As I sat in my first business communication class in college, my instructor told us the No. 1 requested skill for developers is better communication. Ha! There was a group of us sitting together in the back row. We looked at each other, giggled, and continued playing a video game. We were there to become developers, not to learn how to “talk business.” I didn’t pay much attention to that class.

Wow, was I wrong.

Fast forward. I’m out of college now working my first job as a developer, receiving my performance review. I’ll let you guess how well I scored in “communication.” Granted, I wasn’t terrible, but I certainly wasn’t meeting my manager’s expectations.

It took me a while to realize it, but I lost out early on by not being able to communicate properly in the business world. It also didn’t help the organization because it was hard for me to describe why things were programmed the way they were, or the reason for doing one thing rather than another. Further, how could I reach my maximum potential if I didn’t even understand the entirety of the business I was operating within?

Why does IT struggle with communication?

In my situation, it was because I wanted to code/build applications and websites. A lot of IT staff choose their field for the love of programming, IT operations and everything “cool” in tech. After all, no one goes in thinking, “I want to be in tech so I can talk, train and support my end users.” But when you boil it down, that’s really our job, isn’t it?

Another issue is the way the education system is currently set up. There are tons of courses and training available for aspiring IT folks. That said, few programs have communication or business course requirements. When you do find it, communication training isn’t IT-specific; it’s just standard business communication. I know if my one required course in college had been tailored to the perspective of a developer, I probably would have been a lot more interested.

As a result, a lot of us have a hard time in this area. We particularly struggle transmitting technical information to non-technical people. But that’s not surprising if we haven’t been given the tools to do so.

How can we fix it?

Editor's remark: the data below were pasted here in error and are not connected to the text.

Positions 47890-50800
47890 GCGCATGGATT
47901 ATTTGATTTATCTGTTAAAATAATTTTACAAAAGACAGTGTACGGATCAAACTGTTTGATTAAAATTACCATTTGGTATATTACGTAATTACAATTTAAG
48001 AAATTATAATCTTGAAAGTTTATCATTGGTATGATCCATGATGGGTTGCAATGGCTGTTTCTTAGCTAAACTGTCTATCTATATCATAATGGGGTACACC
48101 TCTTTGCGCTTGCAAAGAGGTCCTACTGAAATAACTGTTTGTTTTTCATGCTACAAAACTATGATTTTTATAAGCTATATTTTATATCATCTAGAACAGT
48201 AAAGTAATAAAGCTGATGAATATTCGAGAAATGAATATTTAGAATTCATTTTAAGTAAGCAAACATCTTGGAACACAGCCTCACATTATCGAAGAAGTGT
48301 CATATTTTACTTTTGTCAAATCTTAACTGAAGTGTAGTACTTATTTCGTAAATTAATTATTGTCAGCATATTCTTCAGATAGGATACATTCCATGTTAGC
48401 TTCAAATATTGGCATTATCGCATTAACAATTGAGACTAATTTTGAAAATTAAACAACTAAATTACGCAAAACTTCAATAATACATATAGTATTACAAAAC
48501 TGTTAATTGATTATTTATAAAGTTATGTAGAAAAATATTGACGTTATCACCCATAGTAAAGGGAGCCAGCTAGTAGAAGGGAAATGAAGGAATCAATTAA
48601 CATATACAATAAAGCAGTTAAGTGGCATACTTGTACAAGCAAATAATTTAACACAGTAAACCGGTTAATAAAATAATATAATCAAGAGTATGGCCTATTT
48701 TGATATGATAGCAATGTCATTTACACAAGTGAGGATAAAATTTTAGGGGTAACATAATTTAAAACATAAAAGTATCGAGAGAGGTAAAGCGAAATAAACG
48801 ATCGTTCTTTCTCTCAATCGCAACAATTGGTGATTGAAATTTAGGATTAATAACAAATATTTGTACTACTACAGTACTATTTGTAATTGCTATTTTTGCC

Two primary factors will lead to better IT communication: The first is having IT staff truly understand why communication is so important. It’s even more important than technical skills and knowledge.

Doing so might be tricky. It took two instances for the importance to click with me. The first was when I was tasked with developing and training staff on our AMS during a two-day conference. The second came at my first AMS user conference. It was eye-opening to listen to all the amazing people converse on business topics that discussed technology as a means to their end, rather than the actual end itself (as I was used to thinking about). My frustration was when I wanted to contribute to the conversation, but didn’t know how to do so meaningfully.

Once the realization hit and I started actively working on improving my communication, I was able to start seeing the bigger picture, and, most importantly, wanting to see it. I was now able to get the information I needed to understand what the end-users were actually asking for, where it tied into the business and how it aligned with our strategic goals.

The second is mentorship. You can find endless technical content, but I currently do not know of an outlet where IT staff can be mentored to develop their soft skills.

Now, I’ve worked hard to improve my own communication. I’ve come a long way. (I “meet expectations” in my performance reviews now!) That is in part because I’ve been lucky to have fantastic managers and other coworkers who point out issues in my communication and offer ways I can improve. Not everyone has this type of support though, and it would go a long way if they did.

What are some things IT staff can do to improve?

I’ve instructed classrooms and webinar-based staff training, written lots of documentation pages, been more involved with marketing and communications departments, presented a few times at conferences, and have written articles for AssociationSuccess.org.

You learn so much more when you are teaching others. It will cost nothing but a little extra time, and you will sharpen your skills.

With a little twist to Steve Ballmer’s famous words to developers, I leave you with this: “Communication! Communication! Communication!”

I have been working in the association space for ten years now, and have been an IT Manager since January 2017. I currently work at the Chartered Professional Accountants of Manitoba. My specialties are in vb.net, asp.net, web development and Aptify’s AMS. I have spent years doing trial and error programming to teach myself everything I know today. As an Anime junkie (Japanese animation), I watch way more than I should! I love discussing all things tech, the success of associations, and anything Aptify related.

I have been working in the association space for ten years now, and have been an IT Manager since January 2017. I currently work at the Chartered Professional Accountants of Manitoba. My specialties are in vb.net, asp.net, web development and Aptify’s AMS. I have spent years doing trial and error programming to teach myself everything I know today. As an Anime junkie (Japanese animation), I watch way more than I should! I love discussing all things tech, the success of associations, and anything Aptify related.

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